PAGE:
Polar bears have captivated artists’ imaginations for centuries, but what they’ve symbolized has changed over time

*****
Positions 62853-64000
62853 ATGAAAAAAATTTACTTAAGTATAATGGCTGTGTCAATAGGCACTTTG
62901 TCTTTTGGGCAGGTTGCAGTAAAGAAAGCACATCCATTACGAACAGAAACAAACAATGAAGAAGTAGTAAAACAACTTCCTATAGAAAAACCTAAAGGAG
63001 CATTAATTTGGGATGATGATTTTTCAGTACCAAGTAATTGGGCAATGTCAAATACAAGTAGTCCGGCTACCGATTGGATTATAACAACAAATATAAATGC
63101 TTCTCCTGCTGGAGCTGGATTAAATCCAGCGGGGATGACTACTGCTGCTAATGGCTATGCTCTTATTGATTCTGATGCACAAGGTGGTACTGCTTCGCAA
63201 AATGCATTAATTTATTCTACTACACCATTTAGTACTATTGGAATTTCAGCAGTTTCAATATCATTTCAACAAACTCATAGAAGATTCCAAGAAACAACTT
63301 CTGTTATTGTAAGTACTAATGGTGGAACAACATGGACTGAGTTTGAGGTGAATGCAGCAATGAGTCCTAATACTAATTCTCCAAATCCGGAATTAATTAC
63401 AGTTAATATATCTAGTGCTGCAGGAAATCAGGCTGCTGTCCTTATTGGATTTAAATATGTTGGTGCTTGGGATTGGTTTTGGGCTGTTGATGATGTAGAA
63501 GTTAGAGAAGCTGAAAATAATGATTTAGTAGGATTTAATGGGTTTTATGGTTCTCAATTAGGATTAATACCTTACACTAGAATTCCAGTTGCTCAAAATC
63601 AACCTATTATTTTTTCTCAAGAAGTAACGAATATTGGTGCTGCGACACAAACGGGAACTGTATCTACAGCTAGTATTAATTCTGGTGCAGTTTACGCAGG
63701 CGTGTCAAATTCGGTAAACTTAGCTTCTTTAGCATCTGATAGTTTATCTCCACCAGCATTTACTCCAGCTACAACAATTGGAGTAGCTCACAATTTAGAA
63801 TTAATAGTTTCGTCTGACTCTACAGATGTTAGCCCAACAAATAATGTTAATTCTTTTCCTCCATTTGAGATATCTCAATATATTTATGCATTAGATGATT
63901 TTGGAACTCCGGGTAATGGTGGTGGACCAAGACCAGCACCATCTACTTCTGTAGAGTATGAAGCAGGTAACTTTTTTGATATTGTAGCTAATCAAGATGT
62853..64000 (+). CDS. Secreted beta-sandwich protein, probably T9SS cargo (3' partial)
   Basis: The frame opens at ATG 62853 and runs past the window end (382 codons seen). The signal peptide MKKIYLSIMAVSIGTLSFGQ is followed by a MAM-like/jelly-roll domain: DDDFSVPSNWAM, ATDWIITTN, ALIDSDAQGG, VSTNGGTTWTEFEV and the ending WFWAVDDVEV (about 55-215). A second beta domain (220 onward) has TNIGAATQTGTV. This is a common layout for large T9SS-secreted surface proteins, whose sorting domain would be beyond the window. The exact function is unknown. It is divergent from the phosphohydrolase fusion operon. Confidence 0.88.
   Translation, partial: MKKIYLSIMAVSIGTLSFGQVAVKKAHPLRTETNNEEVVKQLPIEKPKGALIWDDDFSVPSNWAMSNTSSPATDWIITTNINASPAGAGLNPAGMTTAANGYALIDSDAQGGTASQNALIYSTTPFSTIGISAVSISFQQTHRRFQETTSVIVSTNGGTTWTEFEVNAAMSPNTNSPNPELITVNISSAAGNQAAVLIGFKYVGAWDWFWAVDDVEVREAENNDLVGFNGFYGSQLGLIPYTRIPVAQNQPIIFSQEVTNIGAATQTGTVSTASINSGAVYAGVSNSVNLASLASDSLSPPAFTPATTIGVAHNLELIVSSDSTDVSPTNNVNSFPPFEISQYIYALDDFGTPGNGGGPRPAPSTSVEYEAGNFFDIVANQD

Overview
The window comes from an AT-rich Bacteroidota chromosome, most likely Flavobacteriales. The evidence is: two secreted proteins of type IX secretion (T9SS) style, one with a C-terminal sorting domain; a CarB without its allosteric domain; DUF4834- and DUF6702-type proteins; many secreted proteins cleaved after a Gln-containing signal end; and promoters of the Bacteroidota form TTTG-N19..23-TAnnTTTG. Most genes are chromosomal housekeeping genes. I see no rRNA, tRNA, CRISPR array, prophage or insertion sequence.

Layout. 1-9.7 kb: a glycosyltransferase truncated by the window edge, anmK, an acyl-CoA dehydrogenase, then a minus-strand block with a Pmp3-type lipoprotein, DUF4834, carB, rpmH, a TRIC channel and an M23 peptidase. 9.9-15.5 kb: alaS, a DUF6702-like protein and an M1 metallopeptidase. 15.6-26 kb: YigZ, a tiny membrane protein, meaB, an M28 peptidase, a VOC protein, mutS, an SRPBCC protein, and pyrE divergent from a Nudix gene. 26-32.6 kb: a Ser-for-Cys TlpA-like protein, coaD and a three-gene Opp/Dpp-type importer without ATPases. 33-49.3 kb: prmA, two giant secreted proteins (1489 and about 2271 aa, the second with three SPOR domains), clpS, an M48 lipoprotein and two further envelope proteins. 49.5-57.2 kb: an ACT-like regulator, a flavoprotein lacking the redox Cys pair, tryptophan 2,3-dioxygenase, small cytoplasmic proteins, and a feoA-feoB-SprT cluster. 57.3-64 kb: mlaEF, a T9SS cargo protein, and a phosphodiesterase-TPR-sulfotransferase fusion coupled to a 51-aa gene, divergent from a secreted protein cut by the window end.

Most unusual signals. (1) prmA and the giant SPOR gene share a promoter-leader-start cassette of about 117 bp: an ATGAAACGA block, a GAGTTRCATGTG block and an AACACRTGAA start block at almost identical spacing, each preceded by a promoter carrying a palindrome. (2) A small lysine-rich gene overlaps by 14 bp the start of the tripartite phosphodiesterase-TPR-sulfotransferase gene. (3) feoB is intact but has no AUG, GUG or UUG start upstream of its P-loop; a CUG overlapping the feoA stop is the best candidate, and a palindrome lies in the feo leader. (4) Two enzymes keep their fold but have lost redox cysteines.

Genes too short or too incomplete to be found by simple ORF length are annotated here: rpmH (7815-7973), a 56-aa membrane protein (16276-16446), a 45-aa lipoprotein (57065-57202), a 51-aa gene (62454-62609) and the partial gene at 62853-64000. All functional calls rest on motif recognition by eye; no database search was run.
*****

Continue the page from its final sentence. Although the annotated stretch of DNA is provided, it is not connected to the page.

The giant predators were a deadly danger to early European explorers of the Arctic. Chris Hellier/Corbis Historical via Getty ImagesPolar bears have long held visual artists in their thrall. Over time, the mythologies around these extraordinary animals have evolved – and so have the ways artists have depicted them in their work. Reflecting a deeply respectful even symbiotic relationship between human beings and the natural world, likenesses of polar bears crafted within Indigenous communities for thousands of years have long conveyed the awe-inspiring power of these mighty animals. Illustration of a real polar bear attack on Dutch explorers in 1596. Hand-colored engraving by Johann Theodor de Bry Towering above European adversaries in early 17th-century engravings, or bearing witness – alternately majestic and menacing – to whaling ships pictured in print and in paint, they testified to the expanding empires and commercial interests of western powers bent on exerting domination over new territories. Conveying the bond of a resilient mother and her cub in a 21st century photograph, they hint at the fragility of a changing climate. Though polar bears can hover at the edge of invisibility under the right conditions, they’ve left their indelible imprint upon the imaginations of image-makers from many eras and regions. Their shape-shifting significance in the context of western art intrigues me from my perch at Bowdoin College in Maine – whose mascot just happens to be the polar bear. As co-director of the college’s Museum of Art, I’ve helped expand our collection of polar bear pieces and have become fascinated by this animal’s enduring hold on audiences. An early 17th-century Dutch artist captured the fascination and terror polar bears sparked in European hunters and explorers. Johann Theodor de Bry, copper plate engraving, ca. 1601., CC BY-ND Exploration, empire and polar bears Effigies and carvings created as long as 2,500 years ago in Paleo-Eskimo Indigenous communities reflect a sense of deep interconnection between the people and the bears, with cosmological and spiritual significance. Westerners first encountered polar bears over a millennium ago, when Norse explorers advanced into the Arctic. In contrast to Indigenous representations of the bears, by the 15th century western artists were positioning human beings in opposition to these fearsome hunters as they adorned maps and explorers’ written narratives. Even Shakespeare may leave a legacy of the fascination polar bears held for Elizabethan audiences. In one scene of “The Winter’s Tale,” a bear chases the character Antigonus from the stage. Historians have suggested that this dramatic exit may have been inspired by one of the live polar bears housed near the Globe Theatre, in London’s Paris Garden. 17th-century Dutch whalers dominate the natural Arctic landscape, even subduing harried polar bears. Abraham Storck, ‘Whaling Grounds in the Arctic Ocean,’ Rijksmuseum With the rise of European exploration and exploitation, the cultural legacy of the polar bear spread rapidly among European nations and their colonial outposts. The bears became identified with political and technological prowess, and a triumphant march toward the future. Groups of these giants are called “celebrations,” and their images in art tended to celebrate the brute forces of western modernity. They appeared in the decorative arts, including a 19th-century silver Gorham ice bowl, ostensibly marking the U.S. acquisition of the territory of Alaska from the Russians in 1867. Fierce and menacing polar bears stand guard above the frozen treasure within the vessel, simultaneously celebrating North American success in the ice industry. Prominent polar bear sculptures by Alexander Phimister Proctor at the 1893 Columbian Exposition in Chicago connected the United States with the distant north. Placed upon a pedestrian footbridge, the bear’s attitude – head up, powerful, taking its bearings as if to move forward – mirrored the optimism of the nation during the Gilded Age on the brink of the 20th century. The polar bear also became a symbol of the conquest of the North Pole by American explorers in 1909. Despite controversy, Robert E. Peary was ultimately recognized for reaching it. Pants created from the fur of polar bears, which Peary described as “impervious to cold… almost indestructible,” helped make the feat possible. In the wake of this accomplishment, the polar bear became a popular college mascot — with Peary’s alma mater and my home institution, Bowdoin College, leading the way. An icon transformed But if the polar bear thrived into the mid-1900s as a sign of human might and of the successful mastery of antagonistic forces, this symbolic association evaporated in the latter 20th century. Today’s polar bears are more closely tied to the demise of the mythic western belief in conquest and domination. The drawings of such pop artists as John Wesley and Andy Warhol mark this shift in perceptions. John Wesley’s drawing contains a number of polar bears, with a somber mood. John Wesley, ‘Polar Bears,’ 1970, graphite on tracing paper. Museum Purchase, acquired through the generosity of Eric Silverman ’85 and an anonymous donor. In 1970, Wesley drew “Polar Bears,” depicting the intertwined bodies of polar bears seemingly enjoying a peaceful slumber. That same year, an international cohort of scientists published their conclusion that the bear stood a good chance of surviving extinction if people worked together to protect it. Intriguingly, the artist’s cartoon-like renditions of the “great white bear” seems to echo the illustration included in the press release published by the U.S. Department of the Interior announcing this finding. But Wesley’s drawing raises questions about the fate of the motionless creatures it pictures: is this “celebration” in fact a tragedy? Andy Warhol’s “Polar Bear” (1983) struts across the paper. Likely inspired by the 10th anniversary of the U.S. Endangered Species Act, the drawing points to the very fragility of the bear. Its composition uses the white of the paper to evoke the animal’s coat and its polar environment, suggesting the imminent possibility of their collapse into nonexistence. It would take another quarter century for the polar bear to be listed as threatened, in 2008. Time magazine’s cover helped solidify the iconography of a polar bear struggling in a melting Arctic. Time By the early 21st century, pictures of the animal, such as on a seemingly diminishing ice floe, frequently associated it with catastrophic climate change and the endangerment of the species itself, as the art historian Nicholas Mirzoeff has noted. Despite, or perhaps because of, their association with extinction, the allure of the polar bear seems only to have intensified. One curious reflection of this celebrity comes in the form of endearing anthropomorphic depictions of these wild creatures pitching consumer products like Coca-Cola. But what are the implications of conflating the polar bear with human beings today? Climate activists have adopted the iconography of the polar bear because of their habitat’s precarious status in a warming world. Brendan Smialowski/AFP via Getty Images The question has particular resonance as people reflect upon the fragility of our own species in the midst of a global pandemic that has already cost millions of lives. Contemplating new strategies to promote healing – including science and social and political policies – perhaps there is something yet to learn from these exceptionally adaptable creatures, at home on solid ground and in the water. As people examine the broader implications of this current human crisis, and consider a lasting commitment to promoting global health, might there be room to hope that the polar bear might eventually become a new icon, this time of resiliency and recovery? On the occasion of the 10th International Polar Bear Day, I’ll be thinking about what the enduring and ever-evolving sway of this magnetic mammal might mean to future artists. [You’re smart and curious about the world. So are The Conversation’s authors and editors. You can read us daily by subscribing to our newsletter.]This article is republished from The Conversation, a nonprofit news site dedicated to sharing ideas from academic experts. It was written by: Anne Collins Goodyear, Bowdoin College. Read more:How do arctic foxes hunt in the snow?Loss for words: Art, language and the challenges of living on a changing planet Anne Collins Goodyear does not work for, consult, own shares in or receive funding from any company or organization that would benefit from this article, and has disclosed no relevant affiliations beyond their academic appointment.